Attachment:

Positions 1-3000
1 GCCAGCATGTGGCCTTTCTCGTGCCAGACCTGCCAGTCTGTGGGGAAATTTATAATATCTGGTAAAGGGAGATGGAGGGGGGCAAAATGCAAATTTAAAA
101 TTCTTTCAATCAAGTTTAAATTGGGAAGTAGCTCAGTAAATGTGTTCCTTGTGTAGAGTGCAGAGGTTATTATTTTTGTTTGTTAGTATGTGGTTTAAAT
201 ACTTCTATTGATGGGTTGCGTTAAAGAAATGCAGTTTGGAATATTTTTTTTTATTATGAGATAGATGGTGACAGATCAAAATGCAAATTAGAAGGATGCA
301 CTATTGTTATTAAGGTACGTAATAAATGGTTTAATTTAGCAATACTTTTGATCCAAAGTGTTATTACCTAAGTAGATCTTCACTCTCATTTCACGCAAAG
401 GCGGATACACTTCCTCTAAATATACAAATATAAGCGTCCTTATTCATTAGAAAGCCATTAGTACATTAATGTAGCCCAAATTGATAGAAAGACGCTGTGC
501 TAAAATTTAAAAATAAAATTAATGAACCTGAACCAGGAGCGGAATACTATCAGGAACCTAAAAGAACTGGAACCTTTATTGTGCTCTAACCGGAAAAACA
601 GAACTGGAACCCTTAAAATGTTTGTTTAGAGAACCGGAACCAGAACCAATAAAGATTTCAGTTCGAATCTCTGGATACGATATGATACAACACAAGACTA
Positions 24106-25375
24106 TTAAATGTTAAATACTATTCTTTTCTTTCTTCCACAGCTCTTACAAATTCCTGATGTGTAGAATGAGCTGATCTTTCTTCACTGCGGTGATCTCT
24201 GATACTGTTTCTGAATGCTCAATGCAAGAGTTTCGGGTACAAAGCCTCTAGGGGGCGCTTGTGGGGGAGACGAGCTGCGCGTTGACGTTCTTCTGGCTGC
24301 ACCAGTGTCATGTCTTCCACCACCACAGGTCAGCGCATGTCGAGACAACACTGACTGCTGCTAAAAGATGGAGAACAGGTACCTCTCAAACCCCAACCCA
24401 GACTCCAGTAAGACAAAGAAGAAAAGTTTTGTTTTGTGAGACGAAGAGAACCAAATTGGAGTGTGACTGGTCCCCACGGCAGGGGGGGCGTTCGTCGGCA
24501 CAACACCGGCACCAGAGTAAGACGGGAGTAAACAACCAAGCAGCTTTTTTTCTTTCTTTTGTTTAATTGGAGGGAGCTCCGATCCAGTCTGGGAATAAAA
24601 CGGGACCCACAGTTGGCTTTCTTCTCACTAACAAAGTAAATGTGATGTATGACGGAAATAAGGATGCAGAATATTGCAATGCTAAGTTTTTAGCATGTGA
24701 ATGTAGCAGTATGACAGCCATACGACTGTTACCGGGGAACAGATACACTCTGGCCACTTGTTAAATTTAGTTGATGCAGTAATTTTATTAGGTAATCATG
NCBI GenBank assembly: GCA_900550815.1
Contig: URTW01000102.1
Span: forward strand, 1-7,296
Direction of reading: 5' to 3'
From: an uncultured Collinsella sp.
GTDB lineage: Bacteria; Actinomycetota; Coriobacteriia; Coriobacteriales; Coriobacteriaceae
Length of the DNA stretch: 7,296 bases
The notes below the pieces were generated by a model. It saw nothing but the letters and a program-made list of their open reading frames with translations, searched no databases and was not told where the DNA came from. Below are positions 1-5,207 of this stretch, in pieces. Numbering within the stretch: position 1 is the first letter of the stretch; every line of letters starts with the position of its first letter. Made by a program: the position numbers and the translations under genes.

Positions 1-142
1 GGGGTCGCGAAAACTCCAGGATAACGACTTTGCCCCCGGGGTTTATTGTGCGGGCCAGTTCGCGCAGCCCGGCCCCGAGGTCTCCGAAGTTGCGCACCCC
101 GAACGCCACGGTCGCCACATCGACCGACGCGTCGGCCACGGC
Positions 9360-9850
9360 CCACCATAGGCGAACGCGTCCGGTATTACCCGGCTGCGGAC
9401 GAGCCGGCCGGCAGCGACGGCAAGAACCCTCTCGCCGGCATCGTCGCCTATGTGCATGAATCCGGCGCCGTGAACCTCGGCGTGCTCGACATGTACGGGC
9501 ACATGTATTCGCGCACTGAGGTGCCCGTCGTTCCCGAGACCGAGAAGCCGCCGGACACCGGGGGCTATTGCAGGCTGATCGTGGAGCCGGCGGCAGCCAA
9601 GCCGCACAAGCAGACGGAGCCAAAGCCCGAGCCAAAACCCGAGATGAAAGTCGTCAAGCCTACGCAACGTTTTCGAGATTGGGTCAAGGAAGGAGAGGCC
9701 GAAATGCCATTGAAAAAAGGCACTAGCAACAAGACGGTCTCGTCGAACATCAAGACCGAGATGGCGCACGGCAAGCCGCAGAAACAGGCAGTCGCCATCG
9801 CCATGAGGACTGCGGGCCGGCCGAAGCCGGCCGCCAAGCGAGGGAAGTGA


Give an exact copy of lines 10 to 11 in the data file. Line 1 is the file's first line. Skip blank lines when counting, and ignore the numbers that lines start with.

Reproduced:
24106 TTAAATGTTAAATACTATTCTTTTCTTTCTTCCACAGCTCTTACAAATTCCTGATGTGTAGAATGAGCTGATCTTTCTTCACTGCGGTGATCTCT
24201 GATACTGTTTCTGAATGCTCAATGCAAGAGTTTCGGGTACAAAGCCTCTAGGGGGCGCTTGTGGGGGAGACGAGCTGCGCGTTGACGTTCTTCTGGCTGC